VOA’s Aline Barros contributed to this article.
The U.S. Congress passed a $4.6 billion aid package this week to address a surge in migrants at the U.S.-Mexico border. The legislation was passed by a bipartisan vote in both the House and Senate, and President Donald Trump has indicated he will sign it into law.
Here is what is in the bill:
— The vast majority of the funding allocated by the bill — almost $3 billion — will be used to care for unaccompanied migrant children who are under the care of the Department of Health and Human Services.
— Another $1.5 billion is to be used by the Department of Homeland Security (DHS), largely to shelter and feed migrants who are detained by border patrol, according to acting Secretary of DHS Kevin McAleenan. He said the money will be invested in additional temporary facilities, transportation, medical care, consumables and surge operations related to the care of migrants in custody.
“We intend to move very quickly to apply this funding to support our teams managing the crisis on the border and enhancing conditions for families and children in CBP custody,” McAleenan said Friday during a press conference at DHS headquarters in Washington.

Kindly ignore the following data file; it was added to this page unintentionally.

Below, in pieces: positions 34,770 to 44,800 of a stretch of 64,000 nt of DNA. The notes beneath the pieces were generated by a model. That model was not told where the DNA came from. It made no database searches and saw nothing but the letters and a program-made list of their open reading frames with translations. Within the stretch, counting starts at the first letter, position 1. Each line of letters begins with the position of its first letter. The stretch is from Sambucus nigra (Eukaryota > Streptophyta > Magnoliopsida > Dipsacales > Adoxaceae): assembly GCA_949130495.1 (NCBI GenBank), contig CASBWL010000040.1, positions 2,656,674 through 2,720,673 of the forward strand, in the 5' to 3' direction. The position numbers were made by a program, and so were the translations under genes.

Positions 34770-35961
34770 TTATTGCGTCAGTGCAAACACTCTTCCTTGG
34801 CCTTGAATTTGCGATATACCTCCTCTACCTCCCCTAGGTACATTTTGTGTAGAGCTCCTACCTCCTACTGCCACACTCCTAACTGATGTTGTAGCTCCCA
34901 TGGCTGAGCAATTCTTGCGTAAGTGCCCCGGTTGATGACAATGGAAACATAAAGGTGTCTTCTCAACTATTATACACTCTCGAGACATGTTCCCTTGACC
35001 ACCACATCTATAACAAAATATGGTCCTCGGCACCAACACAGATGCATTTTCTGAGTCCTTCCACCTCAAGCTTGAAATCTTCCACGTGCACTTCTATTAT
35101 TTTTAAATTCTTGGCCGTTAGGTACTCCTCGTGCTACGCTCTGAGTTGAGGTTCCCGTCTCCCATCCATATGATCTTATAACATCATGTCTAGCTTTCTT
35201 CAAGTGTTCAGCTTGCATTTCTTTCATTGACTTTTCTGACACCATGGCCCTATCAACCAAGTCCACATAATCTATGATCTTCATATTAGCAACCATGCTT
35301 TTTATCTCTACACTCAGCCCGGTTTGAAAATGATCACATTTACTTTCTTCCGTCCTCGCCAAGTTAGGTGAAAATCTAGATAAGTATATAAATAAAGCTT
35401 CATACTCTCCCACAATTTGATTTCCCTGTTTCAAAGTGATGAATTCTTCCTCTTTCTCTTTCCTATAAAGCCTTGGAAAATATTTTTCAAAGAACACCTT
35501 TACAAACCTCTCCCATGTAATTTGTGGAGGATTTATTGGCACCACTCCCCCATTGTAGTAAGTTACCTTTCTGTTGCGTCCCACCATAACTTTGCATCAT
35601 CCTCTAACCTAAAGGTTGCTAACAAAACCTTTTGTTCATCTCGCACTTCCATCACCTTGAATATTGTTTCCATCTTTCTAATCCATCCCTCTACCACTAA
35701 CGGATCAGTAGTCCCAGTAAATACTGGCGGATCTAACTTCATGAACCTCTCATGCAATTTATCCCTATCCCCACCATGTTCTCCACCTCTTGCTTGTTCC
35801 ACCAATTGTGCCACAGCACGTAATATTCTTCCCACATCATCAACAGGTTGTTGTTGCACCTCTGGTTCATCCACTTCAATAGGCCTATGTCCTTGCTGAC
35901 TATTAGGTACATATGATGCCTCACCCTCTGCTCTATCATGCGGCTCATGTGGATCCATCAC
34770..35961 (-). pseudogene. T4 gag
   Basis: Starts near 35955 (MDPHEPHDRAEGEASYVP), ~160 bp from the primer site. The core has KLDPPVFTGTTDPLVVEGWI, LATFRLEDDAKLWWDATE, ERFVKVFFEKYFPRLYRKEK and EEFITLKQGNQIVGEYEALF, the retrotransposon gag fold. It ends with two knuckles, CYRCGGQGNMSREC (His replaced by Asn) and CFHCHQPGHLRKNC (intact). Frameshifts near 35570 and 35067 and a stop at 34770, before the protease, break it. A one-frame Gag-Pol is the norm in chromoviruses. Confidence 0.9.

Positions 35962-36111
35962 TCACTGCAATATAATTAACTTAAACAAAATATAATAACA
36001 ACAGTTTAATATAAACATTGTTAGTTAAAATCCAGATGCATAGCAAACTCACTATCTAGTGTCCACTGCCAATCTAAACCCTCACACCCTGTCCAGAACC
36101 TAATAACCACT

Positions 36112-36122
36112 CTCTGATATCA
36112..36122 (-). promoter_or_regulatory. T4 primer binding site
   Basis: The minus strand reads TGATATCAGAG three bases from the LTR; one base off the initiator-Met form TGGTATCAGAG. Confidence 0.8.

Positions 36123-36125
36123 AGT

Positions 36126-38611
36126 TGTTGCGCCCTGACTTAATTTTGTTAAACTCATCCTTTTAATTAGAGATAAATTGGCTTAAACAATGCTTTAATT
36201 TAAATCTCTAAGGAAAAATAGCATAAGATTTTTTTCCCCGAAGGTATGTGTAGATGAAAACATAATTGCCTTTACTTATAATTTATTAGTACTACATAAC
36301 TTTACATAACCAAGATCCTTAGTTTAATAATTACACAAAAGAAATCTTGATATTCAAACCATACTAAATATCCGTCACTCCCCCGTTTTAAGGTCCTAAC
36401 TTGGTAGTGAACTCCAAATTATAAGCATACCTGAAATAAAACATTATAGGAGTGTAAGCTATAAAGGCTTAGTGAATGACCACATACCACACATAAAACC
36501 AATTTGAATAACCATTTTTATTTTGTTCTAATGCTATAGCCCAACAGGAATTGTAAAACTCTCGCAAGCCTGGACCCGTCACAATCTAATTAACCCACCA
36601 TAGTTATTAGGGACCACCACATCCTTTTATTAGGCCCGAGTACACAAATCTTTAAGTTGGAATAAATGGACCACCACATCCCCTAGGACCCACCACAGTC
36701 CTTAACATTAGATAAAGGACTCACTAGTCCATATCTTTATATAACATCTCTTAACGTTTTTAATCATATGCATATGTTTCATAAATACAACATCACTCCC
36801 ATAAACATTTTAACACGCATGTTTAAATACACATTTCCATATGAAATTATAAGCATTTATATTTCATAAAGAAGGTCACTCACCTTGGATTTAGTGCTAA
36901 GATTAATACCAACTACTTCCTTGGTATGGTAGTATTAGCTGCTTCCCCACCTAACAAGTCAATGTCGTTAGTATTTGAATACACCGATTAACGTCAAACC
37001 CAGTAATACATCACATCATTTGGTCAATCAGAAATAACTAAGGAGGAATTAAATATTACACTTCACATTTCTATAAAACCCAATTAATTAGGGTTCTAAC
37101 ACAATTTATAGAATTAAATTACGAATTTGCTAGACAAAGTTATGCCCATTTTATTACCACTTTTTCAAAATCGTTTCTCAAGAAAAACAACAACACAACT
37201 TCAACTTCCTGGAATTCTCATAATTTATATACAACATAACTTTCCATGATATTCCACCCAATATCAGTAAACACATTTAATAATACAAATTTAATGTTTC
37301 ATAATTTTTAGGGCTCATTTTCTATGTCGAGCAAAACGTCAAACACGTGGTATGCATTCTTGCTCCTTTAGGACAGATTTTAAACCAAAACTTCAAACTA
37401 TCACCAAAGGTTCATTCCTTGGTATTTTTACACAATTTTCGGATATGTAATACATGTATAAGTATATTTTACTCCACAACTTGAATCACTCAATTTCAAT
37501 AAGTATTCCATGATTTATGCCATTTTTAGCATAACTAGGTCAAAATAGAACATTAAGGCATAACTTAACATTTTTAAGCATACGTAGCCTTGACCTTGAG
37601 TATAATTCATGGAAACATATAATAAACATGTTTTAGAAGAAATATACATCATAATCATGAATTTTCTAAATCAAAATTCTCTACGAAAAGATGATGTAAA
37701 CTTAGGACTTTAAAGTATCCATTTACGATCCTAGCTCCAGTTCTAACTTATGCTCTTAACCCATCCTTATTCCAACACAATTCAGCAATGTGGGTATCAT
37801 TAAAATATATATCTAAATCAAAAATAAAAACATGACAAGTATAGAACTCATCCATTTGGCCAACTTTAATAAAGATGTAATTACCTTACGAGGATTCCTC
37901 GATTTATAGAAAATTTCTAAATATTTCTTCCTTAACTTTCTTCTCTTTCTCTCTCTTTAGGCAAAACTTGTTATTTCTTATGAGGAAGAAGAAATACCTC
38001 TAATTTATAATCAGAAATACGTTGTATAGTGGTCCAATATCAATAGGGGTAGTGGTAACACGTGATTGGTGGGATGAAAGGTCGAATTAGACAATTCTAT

— The bill also includes more than $110 million in overtime funding for Customs and Border Protection employees who are dealing with the migrant surge at the border. The Border Patrol says monthly totals of migrants crossing the border have begun topping 100,000 per month for the first time since 2007.
— One provision in the bill, which initially met resistance in the Democratic-controlled House, is a $145 million allocation to the Department of Defense to fund military assistance along the border, including medical aid, surveillance operations and facility maintenance.
— The bill does not include additional protections for migrants that some House Democrats had argued for, including health standards for facilities holding migrants and a three-month time limit for child migrants to spend at intake shelters.
Also Friday, McAleenan said he is anticipating a significant reduction of border crossings in June, “up to 25% when compared to May.”
He associated the crackdown with the work between the United States and Mexican authorities on Central American migrants and the amplification of policies such as Migrant Protection Protocols (MPP), which required asylum-seekers to wait outside U.S. territory for their immigration court hearings.
Migration patterns tend to decrease during summer months, but McAleenan said he expected a decline larger than usually predicted.